title = "Altered expression of 14-3-3 in the prefrontal cortex of subjects with schizophrenia",
abstract = "Seven distinct 14-3-3 proteins are expressed in mammals. One of the 14-3-3 genes (eta) has been previously associated with decreased expression in the prefrontal cortex (PFC) of subjects with schizophrenia. DNA microarray analysis of the PFC of 10 subjects with schizophrenia and 10 matched controls indicated that the majority of 14-3-3 genes exhibited moderate to marked decreases in expression in schizophrenia, which were significant at the group level across all 10 comparisons (p <0.021). Selected changes in gene expression were further examined using in situ hybridization (ISH) in the same subject pairs as well as in four monkeys treated chronically with haloperidol and matched control animals. All analyses were performed blind to subject identity and diagnosis, or treatment. ISH analysis and multivariate analysis of covariance confirmed the significant decreases in expression of two 14-3-3 genes: beta -3119{\%}, zeta -18.2{\%}. Two other 14-3-3 genes exhibited more modest decreases in expression levels that were significant only in pairwise comparisons that did not factor in post-mortem interval or tissue storage time: gamma -11.9{\%}, eta -15.4{\%}. In the PFC of haloperidol-treated monkeys, there was no difference in 14-3-3 zeta expression, while 14-3-3 beta increased 28{\%} (p <0.05) as a result of neuroleptic treatment. Our results suggest that decreased expression of selected 14-3-3 genes is a common feature of schizophrenia and that the 14-3-3 beta transcript may be unique among the 14-3-3 genes in its increase in response to haloperidol and decrease in the disease state.",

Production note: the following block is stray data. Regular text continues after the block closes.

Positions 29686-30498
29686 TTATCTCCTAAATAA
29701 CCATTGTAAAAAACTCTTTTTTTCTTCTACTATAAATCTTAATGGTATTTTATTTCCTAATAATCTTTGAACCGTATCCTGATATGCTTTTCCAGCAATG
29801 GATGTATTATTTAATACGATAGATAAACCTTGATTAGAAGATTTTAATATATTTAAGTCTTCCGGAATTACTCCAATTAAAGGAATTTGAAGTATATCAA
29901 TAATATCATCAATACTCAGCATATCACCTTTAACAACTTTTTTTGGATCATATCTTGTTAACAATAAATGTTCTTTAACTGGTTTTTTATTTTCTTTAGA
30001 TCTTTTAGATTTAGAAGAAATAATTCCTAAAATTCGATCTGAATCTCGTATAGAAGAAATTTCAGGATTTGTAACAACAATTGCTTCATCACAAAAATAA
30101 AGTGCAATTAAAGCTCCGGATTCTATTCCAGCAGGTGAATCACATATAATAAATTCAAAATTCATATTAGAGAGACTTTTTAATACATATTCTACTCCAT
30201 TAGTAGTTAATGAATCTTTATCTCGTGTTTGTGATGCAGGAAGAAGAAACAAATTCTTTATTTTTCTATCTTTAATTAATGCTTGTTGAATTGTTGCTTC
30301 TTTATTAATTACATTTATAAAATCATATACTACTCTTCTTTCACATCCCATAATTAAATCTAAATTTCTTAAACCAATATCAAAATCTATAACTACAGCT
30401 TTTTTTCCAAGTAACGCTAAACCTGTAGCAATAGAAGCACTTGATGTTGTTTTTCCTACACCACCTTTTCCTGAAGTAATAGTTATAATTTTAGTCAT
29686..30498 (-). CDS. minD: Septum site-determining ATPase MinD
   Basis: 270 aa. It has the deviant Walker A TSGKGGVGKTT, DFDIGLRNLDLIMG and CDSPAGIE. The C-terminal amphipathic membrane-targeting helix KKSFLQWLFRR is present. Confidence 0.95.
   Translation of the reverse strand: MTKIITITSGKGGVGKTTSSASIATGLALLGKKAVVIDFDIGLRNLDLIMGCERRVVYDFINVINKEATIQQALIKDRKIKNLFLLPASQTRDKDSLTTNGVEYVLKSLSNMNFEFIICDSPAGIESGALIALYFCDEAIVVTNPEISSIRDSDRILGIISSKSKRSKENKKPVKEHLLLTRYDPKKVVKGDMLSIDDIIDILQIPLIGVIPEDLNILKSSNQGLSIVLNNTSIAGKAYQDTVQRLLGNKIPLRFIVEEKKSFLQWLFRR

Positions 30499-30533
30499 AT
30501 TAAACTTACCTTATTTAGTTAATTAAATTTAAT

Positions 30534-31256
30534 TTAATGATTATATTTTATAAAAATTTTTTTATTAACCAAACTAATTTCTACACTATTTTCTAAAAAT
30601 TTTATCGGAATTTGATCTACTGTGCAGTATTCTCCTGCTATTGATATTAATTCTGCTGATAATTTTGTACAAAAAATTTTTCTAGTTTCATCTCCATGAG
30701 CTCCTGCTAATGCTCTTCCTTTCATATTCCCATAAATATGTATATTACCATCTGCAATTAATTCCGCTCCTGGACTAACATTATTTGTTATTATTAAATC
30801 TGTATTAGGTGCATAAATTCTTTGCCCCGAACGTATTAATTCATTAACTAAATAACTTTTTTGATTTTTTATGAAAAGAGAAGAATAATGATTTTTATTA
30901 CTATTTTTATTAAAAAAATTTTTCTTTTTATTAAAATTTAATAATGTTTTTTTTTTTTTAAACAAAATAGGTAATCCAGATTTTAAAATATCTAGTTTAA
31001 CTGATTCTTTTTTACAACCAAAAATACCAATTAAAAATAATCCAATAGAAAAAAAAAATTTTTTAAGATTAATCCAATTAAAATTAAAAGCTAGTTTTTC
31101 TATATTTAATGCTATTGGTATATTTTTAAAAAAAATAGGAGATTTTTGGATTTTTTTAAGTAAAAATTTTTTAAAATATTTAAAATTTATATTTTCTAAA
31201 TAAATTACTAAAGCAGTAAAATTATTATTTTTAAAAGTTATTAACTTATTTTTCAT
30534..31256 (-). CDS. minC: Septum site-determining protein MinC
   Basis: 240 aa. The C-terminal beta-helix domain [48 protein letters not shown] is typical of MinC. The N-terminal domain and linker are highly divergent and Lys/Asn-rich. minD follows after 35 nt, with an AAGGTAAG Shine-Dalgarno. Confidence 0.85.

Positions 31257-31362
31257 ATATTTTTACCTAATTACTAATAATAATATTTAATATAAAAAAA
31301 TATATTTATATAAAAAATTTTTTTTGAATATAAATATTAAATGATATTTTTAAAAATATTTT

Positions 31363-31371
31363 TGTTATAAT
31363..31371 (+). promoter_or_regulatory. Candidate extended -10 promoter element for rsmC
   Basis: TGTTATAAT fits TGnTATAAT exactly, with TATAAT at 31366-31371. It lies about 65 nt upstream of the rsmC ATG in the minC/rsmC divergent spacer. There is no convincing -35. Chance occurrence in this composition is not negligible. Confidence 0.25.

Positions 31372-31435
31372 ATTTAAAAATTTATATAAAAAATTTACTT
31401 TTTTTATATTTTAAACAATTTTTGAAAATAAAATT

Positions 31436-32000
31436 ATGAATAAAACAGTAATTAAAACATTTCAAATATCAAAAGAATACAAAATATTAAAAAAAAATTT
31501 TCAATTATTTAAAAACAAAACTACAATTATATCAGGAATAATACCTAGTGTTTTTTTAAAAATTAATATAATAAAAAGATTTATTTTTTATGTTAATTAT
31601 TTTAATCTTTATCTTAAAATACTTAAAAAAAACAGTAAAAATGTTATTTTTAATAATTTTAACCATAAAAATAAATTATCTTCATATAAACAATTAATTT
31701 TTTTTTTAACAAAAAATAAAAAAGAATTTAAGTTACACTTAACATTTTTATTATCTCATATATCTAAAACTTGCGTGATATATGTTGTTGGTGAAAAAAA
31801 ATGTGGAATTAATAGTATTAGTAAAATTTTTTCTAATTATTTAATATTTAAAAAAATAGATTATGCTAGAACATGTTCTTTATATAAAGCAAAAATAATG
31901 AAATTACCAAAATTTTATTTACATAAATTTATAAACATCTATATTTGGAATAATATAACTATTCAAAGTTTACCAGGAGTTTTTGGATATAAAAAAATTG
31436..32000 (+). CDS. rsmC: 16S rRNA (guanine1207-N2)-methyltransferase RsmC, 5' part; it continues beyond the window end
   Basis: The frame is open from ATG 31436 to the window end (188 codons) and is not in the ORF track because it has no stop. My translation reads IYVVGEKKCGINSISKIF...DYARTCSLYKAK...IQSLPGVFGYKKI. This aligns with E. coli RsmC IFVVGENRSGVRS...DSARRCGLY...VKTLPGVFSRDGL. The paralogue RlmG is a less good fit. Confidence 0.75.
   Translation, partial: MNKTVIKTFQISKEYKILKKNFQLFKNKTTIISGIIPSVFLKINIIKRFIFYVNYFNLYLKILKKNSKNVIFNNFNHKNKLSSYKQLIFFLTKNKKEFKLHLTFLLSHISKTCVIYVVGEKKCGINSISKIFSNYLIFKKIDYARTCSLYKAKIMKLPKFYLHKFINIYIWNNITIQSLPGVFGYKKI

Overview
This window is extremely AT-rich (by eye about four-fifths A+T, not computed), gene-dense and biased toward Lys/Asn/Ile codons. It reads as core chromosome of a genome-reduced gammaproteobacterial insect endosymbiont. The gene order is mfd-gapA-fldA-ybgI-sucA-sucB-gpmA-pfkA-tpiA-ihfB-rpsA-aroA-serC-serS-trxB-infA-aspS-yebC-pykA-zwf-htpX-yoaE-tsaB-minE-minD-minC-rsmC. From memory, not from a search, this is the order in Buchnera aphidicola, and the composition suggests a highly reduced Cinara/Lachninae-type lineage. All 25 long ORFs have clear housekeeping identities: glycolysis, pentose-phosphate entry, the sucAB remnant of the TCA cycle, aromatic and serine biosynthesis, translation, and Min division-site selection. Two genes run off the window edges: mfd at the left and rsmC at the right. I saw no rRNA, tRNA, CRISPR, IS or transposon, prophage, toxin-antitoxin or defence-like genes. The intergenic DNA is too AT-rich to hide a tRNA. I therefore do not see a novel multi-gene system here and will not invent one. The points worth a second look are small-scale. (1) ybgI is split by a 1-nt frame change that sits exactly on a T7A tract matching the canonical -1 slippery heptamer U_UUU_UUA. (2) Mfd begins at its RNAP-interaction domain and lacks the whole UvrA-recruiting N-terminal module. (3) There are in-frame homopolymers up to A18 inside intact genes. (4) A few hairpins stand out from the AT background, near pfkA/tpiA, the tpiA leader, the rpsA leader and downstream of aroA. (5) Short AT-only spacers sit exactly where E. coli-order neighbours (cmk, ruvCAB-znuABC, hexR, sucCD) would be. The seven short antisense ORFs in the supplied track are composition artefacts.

keywords = "DNA microarray, Gene expression, Haloperidol, In situ hybridization, Prefrontal cortex, Schizophrenia",
author = "Middleton, {Frank A.} and Lansha Peng and Lewis, {David A.} and Pat Levitt and K. Mirnics",
year = "2005",
month = "5",
doi = "10.1038/sj.npp.1300674",
language = "English",
volume = "30",
pages = "974--983",
journal = "Neuropsychopharmacology",
issn = "0893-133X",
publisher = "Nature Publishing Group",
number = "5",

}

TY - JOUR

T1 - Altered expression of 14-3-3 in the prefrontal cortex of subjects with schizophrenia

AU - Middleton, Frank A.

AU - Peng, Lansha

AU - Lewis, David A.

AU - Levitt, Pat

AU - Mirnics, K.

PY - 2005/5

Y1 - 2005/5